Evolving Thoughts

Evolution, culture, philosophy and chocolate! John Wilkins' continuing struggle to come to terms with impermanence... "Humanus sum, nihil humanum a me alienum puto" - Terence

Monday, June 21, 2004

Music, evolution and language

While we are waiting for me to continue on Cooper, let's look briefly at this: Tunes create context like language: Maths shows why tonal music is easy listening.

When I had pretensions to becoming a world famous guitarist (thanks, Lee Ritenour - you basically destroyed what little hope had survived John McLaughlin), my teacher said to me that he had been told by his teacher that improvisation was 50% predictable and 50% unpredictable. Less predictable and people would get lost, more and they would get bored.

Time and again I have been reminded of this dictum (and of course the proporations are plucked from the air - each musician reaches their own equlibrium) as musical commentators talk about "phrasing" and "format" in various types of musical tradition. Every composer and performer is working within consensual standards, but the really great ones, the innovators, expand those standards, and sometimes, as with Miles Davis, it takes a long time for the rest to catch up.

A correspondent of mine, Bill Benzon, who is a jazz musician himself as well as being a neurologist, has published a book (Beethoven's Anvil) that proposes that music is a way of coordinating social practices and structures by coordinating neural behavior.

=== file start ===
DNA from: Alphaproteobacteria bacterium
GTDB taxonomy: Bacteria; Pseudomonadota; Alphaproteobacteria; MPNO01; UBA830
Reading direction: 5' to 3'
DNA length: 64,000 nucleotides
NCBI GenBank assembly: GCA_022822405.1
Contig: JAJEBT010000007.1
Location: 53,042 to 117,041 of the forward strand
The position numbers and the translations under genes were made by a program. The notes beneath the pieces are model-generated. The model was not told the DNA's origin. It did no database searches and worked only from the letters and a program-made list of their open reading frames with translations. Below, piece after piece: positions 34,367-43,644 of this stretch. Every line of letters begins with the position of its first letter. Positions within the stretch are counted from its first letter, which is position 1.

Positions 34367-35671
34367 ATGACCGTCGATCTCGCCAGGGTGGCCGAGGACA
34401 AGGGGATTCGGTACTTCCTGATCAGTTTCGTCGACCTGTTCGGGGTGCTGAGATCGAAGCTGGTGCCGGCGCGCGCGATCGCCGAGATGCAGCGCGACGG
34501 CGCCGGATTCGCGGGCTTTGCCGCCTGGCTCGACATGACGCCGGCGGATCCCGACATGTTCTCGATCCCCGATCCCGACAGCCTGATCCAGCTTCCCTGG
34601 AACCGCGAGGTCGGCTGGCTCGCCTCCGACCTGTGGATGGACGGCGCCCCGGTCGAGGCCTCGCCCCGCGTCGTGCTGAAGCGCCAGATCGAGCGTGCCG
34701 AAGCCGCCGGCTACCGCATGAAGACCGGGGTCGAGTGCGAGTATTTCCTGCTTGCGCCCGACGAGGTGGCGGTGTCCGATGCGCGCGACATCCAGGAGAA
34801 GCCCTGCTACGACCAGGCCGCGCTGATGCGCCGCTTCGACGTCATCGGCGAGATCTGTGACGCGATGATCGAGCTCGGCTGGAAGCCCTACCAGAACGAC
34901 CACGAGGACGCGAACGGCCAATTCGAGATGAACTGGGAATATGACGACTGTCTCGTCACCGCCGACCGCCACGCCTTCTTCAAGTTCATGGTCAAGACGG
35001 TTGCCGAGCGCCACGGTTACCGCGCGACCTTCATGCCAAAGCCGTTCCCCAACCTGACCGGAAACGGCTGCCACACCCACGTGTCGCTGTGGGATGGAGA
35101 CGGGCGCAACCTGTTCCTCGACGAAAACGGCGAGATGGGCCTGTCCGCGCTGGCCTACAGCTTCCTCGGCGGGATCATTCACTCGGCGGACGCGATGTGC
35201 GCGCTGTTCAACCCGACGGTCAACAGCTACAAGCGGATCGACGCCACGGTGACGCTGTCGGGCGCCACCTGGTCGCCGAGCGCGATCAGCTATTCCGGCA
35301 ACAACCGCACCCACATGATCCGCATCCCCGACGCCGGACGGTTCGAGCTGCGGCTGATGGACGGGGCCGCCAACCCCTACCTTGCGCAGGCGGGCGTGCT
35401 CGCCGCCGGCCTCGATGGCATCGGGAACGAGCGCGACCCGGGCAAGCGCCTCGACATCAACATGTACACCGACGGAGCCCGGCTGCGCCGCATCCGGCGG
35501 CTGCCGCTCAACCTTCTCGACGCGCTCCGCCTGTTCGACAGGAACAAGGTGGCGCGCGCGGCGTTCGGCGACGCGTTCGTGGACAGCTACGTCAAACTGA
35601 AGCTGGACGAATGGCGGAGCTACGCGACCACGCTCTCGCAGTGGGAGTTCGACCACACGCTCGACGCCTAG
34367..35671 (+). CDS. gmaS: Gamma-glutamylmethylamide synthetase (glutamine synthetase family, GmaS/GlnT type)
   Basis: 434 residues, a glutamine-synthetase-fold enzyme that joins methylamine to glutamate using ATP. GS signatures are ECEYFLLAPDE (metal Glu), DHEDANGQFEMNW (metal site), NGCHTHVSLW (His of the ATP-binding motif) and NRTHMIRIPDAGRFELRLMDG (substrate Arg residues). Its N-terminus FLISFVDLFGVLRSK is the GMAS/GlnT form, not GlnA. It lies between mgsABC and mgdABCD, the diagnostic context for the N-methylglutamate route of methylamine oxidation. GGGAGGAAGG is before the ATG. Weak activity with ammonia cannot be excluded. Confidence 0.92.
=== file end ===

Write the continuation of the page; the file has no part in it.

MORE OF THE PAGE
This makes a kind of sense in that one of the major selection pressures on humans is to coordinate with their band or tribe. Music may have evolved to improve social cohesion; it certainly acts to define subcultures in a cosmopolitan society.

The piece linked above from Nature goes one step further - music uses the same structures and hence, by implication, the same neural pathways and mechanisms, as language does, according to physicist Damian Zanette of the Balseiro Institute in Bariloche, Argentina. He focuses on tonal sequence, but the same things can be said of rhythm (as Benzon suggests).

How to account for atonal music, then? Frank Muir once said that atonal music is music for which somebody must atone, but it, too, has its structures and conventions. It's just that rather than being loaded onto existing neural pathways with ease, you have to be educated culturally into an appreciation of it (rather, to my ear, like Wagner's music, which Twain noted is better than it sounds). But the music of the B'Mbuti (or as they are known colloqially, pygmies) is tonal, interesting and occasionally very moving to me, although we are culturally separated by several tens of thousands of diverse cultural evolution.

Jazz itself has left the biological building, and is becoming a more directly cultural tradition that one must acquire before you can appreciate it. Experimental jazz is hard to hear unless you know what the 50% that is expected, actually is.But deep down the roots of jazz are a language we can "get" more immediately.

And there is an evolutionary aspect to the evolution of musical traditions, too. If you cannot acquire sufficient adherents to that form of social coordination, the tradition and the social group will dissipate, and that cultural "species" will become extinct. And so, as Vonnegut would say, it goes...